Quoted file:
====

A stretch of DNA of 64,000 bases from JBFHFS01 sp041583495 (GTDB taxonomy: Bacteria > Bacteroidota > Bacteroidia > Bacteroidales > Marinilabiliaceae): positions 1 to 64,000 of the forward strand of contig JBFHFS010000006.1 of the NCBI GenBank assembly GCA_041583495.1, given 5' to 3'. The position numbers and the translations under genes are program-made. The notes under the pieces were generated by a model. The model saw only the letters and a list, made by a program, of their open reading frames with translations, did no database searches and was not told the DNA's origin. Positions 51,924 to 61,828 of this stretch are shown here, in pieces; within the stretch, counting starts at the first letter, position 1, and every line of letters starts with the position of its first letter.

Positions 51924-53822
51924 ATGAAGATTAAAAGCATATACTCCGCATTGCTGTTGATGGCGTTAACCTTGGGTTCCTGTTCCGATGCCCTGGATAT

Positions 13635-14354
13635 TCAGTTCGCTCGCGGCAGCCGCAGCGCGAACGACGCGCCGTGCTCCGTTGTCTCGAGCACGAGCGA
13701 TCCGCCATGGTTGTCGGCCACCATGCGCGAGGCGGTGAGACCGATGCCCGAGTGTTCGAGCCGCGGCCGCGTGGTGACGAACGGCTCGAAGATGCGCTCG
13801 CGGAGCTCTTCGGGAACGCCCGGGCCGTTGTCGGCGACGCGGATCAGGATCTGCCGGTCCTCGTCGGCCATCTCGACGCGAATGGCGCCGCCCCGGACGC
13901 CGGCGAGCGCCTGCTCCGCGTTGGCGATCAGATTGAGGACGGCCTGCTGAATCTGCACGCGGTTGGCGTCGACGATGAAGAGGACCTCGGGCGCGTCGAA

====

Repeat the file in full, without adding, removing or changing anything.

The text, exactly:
A stretch of DNA of 64,000 bases from JBFHFS01 sp041583495 (GTDB taxonomy: Bacteria > Bacteroidota > Bacteroidia > Bacteroidales > Marinilabiliaceae): positions 1 to 64,000 of the forward strand of contig JBFHFS010000006.1 of the NCBI GenBank assembly GCA_041583495.1, given 5' to 3'. The position numbers and the translations under genes are program-made. The notes under the pieces were generated by a model. The model saw only the letters and a list, made by a program, of their open reading frames with translations, did no database searches and was not told the DNA's origin. Positions 51,924 to 61,828 of this stretch are shown here, in pieces; within the stretch, counting starts at the first letter, position 1, and every line of letters starts with the position of its first letter.

Positions 51924-53822
51924 ATGAAGATTAAAAGCATATACTCCGCATTGCTGTTGATGGCGTTAACCTTGGGTTCCTGTTCCGATGCCCTGGATAT

Positions 13635-14354
13635 TCAGTTCGCTCGCGGCAGCCGCAGCGCGAACGACGCGCCGTGCTCCGTTGTCTCGAGCACGAGCGA
13701 TCCGCCATGGTTGTCGGCCACCATGCGCGAGGCGGTGAGACCGATGCCCGAGTGTTCGAGCCGCGGCCGCGTGGTGACGAACGGCTCGAAGATGCGCTCG
13801 CGGAGCTCTTCGGGAACGCCCGGGCCGTTGTCGGCGACGCGGATCAGGATCTGCCGGTCCTCGTCGGCCATCTCGACGCGAATGGCGCCGCCCCGGACGC
13901 CGGCGAGCGCCTGCTCCGCGTTGGCGATCAGATTGAGGACGGCCTGCTGAATCTGCACGCGGTTGGCGTCGACGATGAAGAGGACCTCGGGCGCGTCGAA